Seattle Seahawks Better Not Screw This Draft Up

In 1976, the Seattle Seahawks entered into the National Football League as an expansion team, along with the Tampa Bay Buccaneers. Since then, the ‘Hawks have won six division titles, the 1988 and 1999 AFC West titles, the 2004-2007 NFC West titles, have made their conference championship game twice, the 1983 AFC Championship and the 2005 NFC Championship, and have made the Super Bowl once, in 2005.

Ever since losing the Super Bowl, the Seahawks have never been able to regain that success. Seahawk greats, such as Shaun Alexander, who won the League MVP award in 2005, have since faded from memory.

This season, the Seahawks were not able to defend their NFC West Crown, finishing with four wins and 12 losses; their first losing record and their first missed playoff appearance since 2002.

Not exactly the season Seattle hoped for with Mike Holmgren retiring. With the Mike Holmgren era of Seattle Seahawks football having come to a close, the Jim Mora era begins.

Now more than ever, it is most important for the Seahawks to have a successful draft in order to rebuild their team back to its 2005 strength.

That being said, what should the Seahawks’ front office do on draft day in order to rebuild this struggling team? Should Seattle keep their No. 4 pick and sign a high-profile (and expensive) rookie, or try to trade the pick away for players and/or other picks?

Many football fans will tell you that the quarterback is the most important position on the entire football team. Do not listen to anyone who tells you this nonsense. While quarterbacks lead their team, they are not the most important players. The two most vital components to a successful football team are the offensive and defensive lines.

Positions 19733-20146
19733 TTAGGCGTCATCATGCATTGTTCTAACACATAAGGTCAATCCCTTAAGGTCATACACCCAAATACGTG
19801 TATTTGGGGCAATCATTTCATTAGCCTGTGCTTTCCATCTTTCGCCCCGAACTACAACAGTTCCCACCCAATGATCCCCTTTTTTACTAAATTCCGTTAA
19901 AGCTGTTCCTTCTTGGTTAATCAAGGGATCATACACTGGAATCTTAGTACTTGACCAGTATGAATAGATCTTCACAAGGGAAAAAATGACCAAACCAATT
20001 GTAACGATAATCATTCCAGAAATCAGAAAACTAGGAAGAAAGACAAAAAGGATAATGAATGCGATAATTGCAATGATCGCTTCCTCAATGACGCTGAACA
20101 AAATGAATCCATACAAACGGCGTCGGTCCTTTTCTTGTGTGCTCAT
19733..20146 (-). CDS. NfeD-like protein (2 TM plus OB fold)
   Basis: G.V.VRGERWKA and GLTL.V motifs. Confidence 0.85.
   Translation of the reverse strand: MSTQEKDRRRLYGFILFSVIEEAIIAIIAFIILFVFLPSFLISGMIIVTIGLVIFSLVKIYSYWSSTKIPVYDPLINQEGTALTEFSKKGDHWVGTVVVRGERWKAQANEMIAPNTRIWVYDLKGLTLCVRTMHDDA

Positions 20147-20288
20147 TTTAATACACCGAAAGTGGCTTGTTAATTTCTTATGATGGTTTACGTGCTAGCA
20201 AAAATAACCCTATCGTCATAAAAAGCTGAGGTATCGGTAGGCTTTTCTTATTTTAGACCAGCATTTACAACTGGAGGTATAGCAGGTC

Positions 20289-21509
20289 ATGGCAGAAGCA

It does not matter how great a quarterback or running back is. If a team does not have a great offensive line, the offense will struggle because their backfield will not be protected. The same thing goes on the defensive side of the ball.

A football team can have the most talented secondary in all of professional football, but if their defensive line is not pressuring the quarterback or stuffing the running game, it will be a long and hard season for that team.

That being said, in order for the Seahawks to return to their glory days atop the NFC, their offensive and defensive lines need a lot of work.

When Seattle won the NFC Championship in 2005, many credited the fantastic play of QB Matt Hasselbeck and RB Shaun Alexander as the common denominator to Seattle’s success. While both players had career seasons, it was the stellar Seahawk offensive line that allowed both players to have such career seasons.

Anchored by two all-pro offensive linemen Walter Jones and Steve Hutchinson, the Seahawks ran over and picked apart their foes. The Seahawks still have Jones but lost Hutchinson to the free agency, who currently blocks for the Minnesota Vikings. Still, Jones is only getting older. Seattle must plan ahead and start stocking up on young, talented offensive linemen filled with potential.

The defensive line has been hampered by injuries this season but does not need as extensive work when healthy. That being said, it narrows down the choices as to whom Seattle should select with the No. 4 pick, a young, talented offensive lineman. But whom should the Seahawks select?